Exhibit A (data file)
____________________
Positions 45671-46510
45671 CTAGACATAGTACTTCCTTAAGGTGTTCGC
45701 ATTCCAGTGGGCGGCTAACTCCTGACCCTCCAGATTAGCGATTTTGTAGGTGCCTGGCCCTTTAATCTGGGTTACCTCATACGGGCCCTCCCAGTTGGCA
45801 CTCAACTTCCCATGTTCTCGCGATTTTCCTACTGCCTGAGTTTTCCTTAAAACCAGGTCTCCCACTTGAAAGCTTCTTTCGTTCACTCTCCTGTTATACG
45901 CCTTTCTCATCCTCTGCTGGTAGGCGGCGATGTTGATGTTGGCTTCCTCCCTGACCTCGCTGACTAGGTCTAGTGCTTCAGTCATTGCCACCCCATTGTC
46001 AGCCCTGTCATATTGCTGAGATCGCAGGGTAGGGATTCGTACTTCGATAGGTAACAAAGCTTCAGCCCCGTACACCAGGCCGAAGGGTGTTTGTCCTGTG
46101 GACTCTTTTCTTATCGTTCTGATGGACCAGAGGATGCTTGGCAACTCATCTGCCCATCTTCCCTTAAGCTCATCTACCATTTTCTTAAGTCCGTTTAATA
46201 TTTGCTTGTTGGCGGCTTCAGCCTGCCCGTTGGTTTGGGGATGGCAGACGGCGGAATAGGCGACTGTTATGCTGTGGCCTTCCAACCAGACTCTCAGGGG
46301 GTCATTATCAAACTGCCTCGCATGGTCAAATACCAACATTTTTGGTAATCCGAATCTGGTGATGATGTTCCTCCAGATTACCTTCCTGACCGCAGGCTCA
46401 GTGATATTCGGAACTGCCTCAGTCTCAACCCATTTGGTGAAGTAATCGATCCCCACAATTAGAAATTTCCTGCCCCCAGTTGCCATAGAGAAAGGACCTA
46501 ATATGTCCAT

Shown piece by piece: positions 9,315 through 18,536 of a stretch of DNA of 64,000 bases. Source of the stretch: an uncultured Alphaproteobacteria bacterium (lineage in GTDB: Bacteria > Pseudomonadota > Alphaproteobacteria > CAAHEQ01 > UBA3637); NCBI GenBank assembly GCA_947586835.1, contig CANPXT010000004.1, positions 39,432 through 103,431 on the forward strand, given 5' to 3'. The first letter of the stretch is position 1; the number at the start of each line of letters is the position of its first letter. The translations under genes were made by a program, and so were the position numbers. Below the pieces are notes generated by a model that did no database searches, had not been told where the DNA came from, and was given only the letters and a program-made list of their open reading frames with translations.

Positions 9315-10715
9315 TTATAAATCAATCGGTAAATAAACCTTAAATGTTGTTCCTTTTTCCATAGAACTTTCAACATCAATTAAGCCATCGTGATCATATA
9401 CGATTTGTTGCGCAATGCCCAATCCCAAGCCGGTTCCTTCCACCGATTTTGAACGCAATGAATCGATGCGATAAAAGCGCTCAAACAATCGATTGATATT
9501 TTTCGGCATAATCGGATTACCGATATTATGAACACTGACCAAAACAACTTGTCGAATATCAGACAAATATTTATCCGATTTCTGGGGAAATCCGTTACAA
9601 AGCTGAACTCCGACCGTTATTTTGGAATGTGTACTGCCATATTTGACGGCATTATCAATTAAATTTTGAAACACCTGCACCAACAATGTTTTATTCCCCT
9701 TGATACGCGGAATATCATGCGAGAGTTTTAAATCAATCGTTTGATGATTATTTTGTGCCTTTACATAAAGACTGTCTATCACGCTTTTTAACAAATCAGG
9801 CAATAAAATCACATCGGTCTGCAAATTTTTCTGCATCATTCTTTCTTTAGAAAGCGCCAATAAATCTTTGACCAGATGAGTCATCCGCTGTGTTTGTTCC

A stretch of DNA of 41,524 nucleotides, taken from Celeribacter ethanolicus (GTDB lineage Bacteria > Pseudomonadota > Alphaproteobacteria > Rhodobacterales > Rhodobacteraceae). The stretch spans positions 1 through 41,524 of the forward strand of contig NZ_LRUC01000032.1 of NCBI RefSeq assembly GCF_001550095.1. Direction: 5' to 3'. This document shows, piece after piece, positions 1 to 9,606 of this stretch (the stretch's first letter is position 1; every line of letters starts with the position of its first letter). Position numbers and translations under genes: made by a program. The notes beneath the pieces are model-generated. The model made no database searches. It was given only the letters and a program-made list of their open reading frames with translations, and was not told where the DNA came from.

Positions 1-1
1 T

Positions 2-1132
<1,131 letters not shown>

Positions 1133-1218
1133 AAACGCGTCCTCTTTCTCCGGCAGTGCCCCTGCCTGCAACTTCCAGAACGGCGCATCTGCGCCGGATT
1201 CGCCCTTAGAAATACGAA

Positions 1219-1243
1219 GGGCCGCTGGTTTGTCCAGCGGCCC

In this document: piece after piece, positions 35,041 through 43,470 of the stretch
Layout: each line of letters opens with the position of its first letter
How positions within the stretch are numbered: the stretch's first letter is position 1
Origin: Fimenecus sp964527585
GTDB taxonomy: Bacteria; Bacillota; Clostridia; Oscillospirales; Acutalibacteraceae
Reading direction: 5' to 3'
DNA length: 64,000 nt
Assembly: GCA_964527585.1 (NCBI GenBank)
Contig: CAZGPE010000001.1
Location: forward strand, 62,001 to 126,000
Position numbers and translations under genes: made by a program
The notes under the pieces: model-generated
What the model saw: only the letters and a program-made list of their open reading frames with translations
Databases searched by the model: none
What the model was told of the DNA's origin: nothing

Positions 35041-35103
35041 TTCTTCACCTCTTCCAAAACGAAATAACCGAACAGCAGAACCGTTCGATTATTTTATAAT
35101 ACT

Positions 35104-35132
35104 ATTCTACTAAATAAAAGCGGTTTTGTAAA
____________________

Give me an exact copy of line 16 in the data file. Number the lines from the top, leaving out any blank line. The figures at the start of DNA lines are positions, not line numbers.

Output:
9501 TTTCGGCATAATCGGATTACCGATATTATGAACACTGACCAAAACAACTTGTCGAATATCAGACAAATATTTATCCGATTTCTGGGGAAATCCGTTACAA